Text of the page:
USA: Texas governor should grant clemency to Rodney Reed

Rodney Reed has been on deathrow since 1998 © Getty Images

51-year-old black man faces execution next week despite serious doubts over his conviction before all-white jury

Case has attracted support of Rihanna, Beyoncé, Meek Mill and others

Reed’s conviction and death sentence is ‘deeply disturbing’ - Kristina Roth

Amnesty International is calling on the governor of Texas, Greg Abbott, to grant clemency to Rodney Reed, a 51-year-old black man facing execution next week despite serious doubts over his conviction before an all-white jury in 1998.

Amnesty supporters worldwide have written to the governor’s office raising concerns about Reed’s case ahead of his scheduled execution on 20 November.

Reed’s case, which has attracted high-profile support from the likes of Rihanna, Beyoncé and Meek Mill, has risen to prominence after Amnesty and others highlighted key inconsistencies in his conviction - including that forensic experts have disputed the time of death as stated at his trial, that serious questions remain over the timeline supposedly implicating Reed, and the fact that the courts in Texas have repeatedly refused requests for DNA testing of key evidence used to convict him.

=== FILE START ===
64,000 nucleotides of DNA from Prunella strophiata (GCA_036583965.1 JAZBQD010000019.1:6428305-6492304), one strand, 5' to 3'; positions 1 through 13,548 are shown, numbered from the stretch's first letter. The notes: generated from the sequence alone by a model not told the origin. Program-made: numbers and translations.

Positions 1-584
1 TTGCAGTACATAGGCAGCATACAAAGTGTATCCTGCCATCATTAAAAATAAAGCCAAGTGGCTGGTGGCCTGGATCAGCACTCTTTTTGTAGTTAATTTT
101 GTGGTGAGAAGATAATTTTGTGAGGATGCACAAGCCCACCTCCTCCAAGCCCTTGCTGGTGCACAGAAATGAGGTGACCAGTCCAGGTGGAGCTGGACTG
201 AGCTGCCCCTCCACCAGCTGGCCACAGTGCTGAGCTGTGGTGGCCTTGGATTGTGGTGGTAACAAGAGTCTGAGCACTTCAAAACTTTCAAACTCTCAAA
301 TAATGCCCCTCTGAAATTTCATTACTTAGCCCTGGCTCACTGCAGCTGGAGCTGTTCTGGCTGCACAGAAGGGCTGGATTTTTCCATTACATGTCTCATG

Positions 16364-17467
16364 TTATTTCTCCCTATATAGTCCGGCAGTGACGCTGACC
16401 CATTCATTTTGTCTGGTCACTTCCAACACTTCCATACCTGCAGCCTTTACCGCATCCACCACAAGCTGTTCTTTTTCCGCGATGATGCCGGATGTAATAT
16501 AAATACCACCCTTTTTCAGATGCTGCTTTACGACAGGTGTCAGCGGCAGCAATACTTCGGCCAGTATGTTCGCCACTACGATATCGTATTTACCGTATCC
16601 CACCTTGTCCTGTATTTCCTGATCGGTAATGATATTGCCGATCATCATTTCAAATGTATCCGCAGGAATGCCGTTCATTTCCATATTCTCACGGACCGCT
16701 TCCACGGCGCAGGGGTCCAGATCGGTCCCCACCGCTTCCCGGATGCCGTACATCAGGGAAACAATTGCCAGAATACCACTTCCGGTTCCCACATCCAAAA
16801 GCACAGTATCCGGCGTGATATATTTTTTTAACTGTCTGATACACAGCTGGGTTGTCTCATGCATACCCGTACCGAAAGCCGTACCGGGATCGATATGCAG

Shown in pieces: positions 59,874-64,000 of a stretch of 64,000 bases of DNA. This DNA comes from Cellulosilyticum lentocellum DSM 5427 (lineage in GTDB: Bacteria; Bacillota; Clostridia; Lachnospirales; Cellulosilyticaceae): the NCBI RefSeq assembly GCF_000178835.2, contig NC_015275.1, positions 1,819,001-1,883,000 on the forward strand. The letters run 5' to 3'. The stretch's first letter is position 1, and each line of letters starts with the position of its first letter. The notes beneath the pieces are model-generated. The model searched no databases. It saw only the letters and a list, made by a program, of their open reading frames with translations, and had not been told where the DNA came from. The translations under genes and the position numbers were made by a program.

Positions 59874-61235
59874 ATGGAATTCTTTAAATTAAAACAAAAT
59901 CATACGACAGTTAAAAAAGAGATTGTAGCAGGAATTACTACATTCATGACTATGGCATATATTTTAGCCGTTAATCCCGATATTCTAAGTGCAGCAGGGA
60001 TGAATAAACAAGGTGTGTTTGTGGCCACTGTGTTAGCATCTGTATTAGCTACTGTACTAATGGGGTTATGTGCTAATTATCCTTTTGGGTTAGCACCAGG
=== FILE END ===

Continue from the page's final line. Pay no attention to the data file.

Kristina Roth, Amnesty International USA’s Senior Criminal Justice Programmes Officer, said: 

“The death penalty is applied disproportionally against people of colour, and Rodney Reed’s case is a glaring example.

“It is deeply disturbing that a consensual intimate relationship between Rodney Reed, a black man, and Stacey Stites, a white woman, was conflated with an act of violence.

“Killing a person creates a murderer out of the executioner, is not justice for Stacey Stites, and deprives Rodney Reed of dignity and humanity.”

Long-running campaign

Amnesty has campaigned on Rodney Reed’s behalf since 2015, when Reed was last issued a stay of execution. In September this year, Amnesty USA’s student group in the Texas state capital Austin held a rally with Reed’s family, calling for clemency on his behalf.

International standards

International safeguards guaranteeing the rights of those facing the death penalty state that the punishment may only be imposed when the guilt of the person charged is based upon clear and convincing evidence leaving no room for an alternative explanation of the facts. This is clearly not the case with Rodney Reed. 
 

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